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  • Opinion: Plastic distraction - where now for Government's 25 year Environment Plan? Politics
    Opinion: Plastic distraction - where now for Government's 25 year Environment Plan?

    Former Environment Agency boss Professor Paul Leinster and Professor Leon Terry wonder where all the attention on plastic pollution has left the 25 year Environment Plan.....

    The 25 year Environment Plan was long-awaited, and much needed in terms of setting out a vision and direction, a spur to firm planning and action ('A Green Future: Our 25 Year Plan to Improve the Environment': https://www.gov.uk/government/publications/25-year-environment-plan). There's a bold statement of intent, for us to become: "the first generation to leave the natural environment in a better state than that in which we found it".

    Paul LeinstermainBut it's now come and gone, mostly submerged beneath the attention paid to the 'war on plastics'. The launch successfully tapped into the popular consciousness via the Blue Planet factor, but where does this approach leave all the major aims and objectives of the Plan?

    Most significantly, there's the central concept of 'natural capital' - the nation's stock of land, minerals, forests, rivers and oceans - which needs wide understanding and support. The Plan itself fully embraces the idea, recognising the importance of ensuring the natural environmental assets that we all depend on are properly accounted for, and the assessment is used to inform the country's economic activities, including industry, infrastructure, land management and spatial planning. In the context of setting out post-Brexit priorities, for example, this is the opportunity for the UK to develop a farming and land management payment system, with the protection and improvement of natural assets at its heart.

    This is going to take a shift in attitudes from across the range of stakeholders, including the general public. We need to stop thinking of the environment as the provider of free services. These services are dependent on underpinning natural assets that, at an aggregate level, are declining in value. They will not be able to sustain a given level of services without environmental, health and economic impacts. We also need to move past the typical attitude of the environment as the obstacle to development, as the problem requiring conciliation and concessions, but as one of the assets we're working with and benefiting from.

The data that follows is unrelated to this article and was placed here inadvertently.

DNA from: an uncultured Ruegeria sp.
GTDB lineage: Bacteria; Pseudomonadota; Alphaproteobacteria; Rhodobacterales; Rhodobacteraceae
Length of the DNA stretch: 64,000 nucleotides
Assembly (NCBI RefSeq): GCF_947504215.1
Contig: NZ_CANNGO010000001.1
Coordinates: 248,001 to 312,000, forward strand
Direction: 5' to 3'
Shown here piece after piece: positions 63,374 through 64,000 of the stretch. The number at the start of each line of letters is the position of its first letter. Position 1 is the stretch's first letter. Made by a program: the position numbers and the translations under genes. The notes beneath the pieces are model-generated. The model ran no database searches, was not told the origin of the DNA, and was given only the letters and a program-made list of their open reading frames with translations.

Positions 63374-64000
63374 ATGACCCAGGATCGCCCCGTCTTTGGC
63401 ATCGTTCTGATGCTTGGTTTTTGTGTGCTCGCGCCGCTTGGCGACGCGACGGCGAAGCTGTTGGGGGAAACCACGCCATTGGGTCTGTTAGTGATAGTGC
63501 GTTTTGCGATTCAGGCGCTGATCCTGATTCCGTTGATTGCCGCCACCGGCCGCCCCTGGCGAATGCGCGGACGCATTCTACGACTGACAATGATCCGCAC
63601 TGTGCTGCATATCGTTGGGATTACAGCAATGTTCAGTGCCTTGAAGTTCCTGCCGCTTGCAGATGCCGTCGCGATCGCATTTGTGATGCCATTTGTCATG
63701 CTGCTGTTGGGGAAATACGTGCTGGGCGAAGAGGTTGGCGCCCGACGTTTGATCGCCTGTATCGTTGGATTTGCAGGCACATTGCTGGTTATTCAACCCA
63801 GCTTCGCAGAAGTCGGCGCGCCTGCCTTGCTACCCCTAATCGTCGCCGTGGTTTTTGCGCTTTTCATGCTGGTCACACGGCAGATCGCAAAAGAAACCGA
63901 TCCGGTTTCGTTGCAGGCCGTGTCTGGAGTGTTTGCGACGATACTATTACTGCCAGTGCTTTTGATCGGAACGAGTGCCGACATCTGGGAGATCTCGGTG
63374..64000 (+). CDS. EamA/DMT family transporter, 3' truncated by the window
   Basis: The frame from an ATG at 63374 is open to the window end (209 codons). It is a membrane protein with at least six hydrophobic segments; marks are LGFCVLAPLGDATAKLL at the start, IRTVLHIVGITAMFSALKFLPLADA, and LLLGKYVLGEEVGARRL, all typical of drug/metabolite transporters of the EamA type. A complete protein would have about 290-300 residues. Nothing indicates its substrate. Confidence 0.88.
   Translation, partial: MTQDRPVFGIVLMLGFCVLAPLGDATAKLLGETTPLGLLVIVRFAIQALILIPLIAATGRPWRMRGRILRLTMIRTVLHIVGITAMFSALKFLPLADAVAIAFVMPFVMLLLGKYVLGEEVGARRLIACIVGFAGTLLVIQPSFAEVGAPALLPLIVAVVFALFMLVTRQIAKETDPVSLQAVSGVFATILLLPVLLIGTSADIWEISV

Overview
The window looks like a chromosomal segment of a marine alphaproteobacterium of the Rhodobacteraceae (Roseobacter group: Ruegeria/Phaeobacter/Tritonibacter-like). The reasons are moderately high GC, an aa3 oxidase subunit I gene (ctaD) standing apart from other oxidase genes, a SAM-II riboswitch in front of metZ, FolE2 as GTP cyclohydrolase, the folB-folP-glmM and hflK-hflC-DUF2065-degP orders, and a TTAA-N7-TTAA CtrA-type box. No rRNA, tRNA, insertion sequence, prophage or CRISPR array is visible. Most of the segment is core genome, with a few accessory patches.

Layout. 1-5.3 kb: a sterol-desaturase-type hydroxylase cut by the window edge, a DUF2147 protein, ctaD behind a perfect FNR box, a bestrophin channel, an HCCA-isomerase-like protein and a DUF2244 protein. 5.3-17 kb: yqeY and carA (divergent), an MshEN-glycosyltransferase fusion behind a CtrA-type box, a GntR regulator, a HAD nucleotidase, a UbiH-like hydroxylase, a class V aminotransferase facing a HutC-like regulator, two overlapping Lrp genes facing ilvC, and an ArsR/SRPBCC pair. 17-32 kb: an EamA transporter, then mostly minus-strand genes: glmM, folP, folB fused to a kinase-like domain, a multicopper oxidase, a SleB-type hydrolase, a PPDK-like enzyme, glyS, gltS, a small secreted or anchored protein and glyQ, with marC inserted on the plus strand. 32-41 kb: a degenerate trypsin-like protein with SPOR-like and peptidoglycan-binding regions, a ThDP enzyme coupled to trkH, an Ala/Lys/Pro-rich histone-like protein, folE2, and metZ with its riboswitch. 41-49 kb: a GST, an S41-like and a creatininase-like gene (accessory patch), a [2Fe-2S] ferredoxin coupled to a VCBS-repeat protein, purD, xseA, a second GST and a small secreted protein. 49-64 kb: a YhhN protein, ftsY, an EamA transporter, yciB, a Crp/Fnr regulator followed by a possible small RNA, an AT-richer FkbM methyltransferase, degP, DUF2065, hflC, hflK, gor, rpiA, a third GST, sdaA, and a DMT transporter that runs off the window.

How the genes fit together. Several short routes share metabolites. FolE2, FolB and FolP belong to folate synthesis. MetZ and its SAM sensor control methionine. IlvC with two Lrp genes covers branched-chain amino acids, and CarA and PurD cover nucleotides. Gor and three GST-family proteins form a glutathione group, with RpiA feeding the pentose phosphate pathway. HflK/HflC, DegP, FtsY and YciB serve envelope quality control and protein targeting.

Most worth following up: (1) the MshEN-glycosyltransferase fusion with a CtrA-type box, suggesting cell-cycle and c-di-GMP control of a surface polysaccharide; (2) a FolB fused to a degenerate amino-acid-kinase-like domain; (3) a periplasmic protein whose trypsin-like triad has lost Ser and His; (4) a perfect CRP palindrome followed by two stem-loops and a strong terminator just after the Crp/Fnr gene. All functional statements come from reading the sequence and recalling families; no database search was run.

Leon Terry cropped2 copyNatural capital requires systems and integrated thinking for opportunities to be identified. So, for example, why shouldn't farmers be paid for allowing their land to act as flood plains, diverting water away from homes and businesses? In this way they are providing 'public goods' of a particular value, that have the potential to make huge savings for public services and individuals. If landowners are incentivised to restore peatlands and uplands then there can be less soil erosion, reduced amounts of nutrients in water systems, and less need for water treatment.

    Of course, organisations and landowners can't be paid to comply with the law - this is something different, a recognition that protecting and improving natural assets can lead to tangible benefits with a clear and measurable economic return.

    Natural assets need to be included on balance sheets in the same way as any other assets an organisation has. There should also be an associated risk register and action plan to ensure that these assets are properly maintained. Natural assets often provide multiple benefits and these can be location dependent. For example trees provide timber, areas for recreation, contributing to health and wellbeing, carbon sequestration and flood risk reduction.

    An important aspect in taking forward the 25 year Environment Plan will be to identify what success looks like in 25 years' time and how this will be measured. It will also be important to identify associated intermediate milestones that will provide check points on the progress being made, and there's robust governance to oversee the implementation.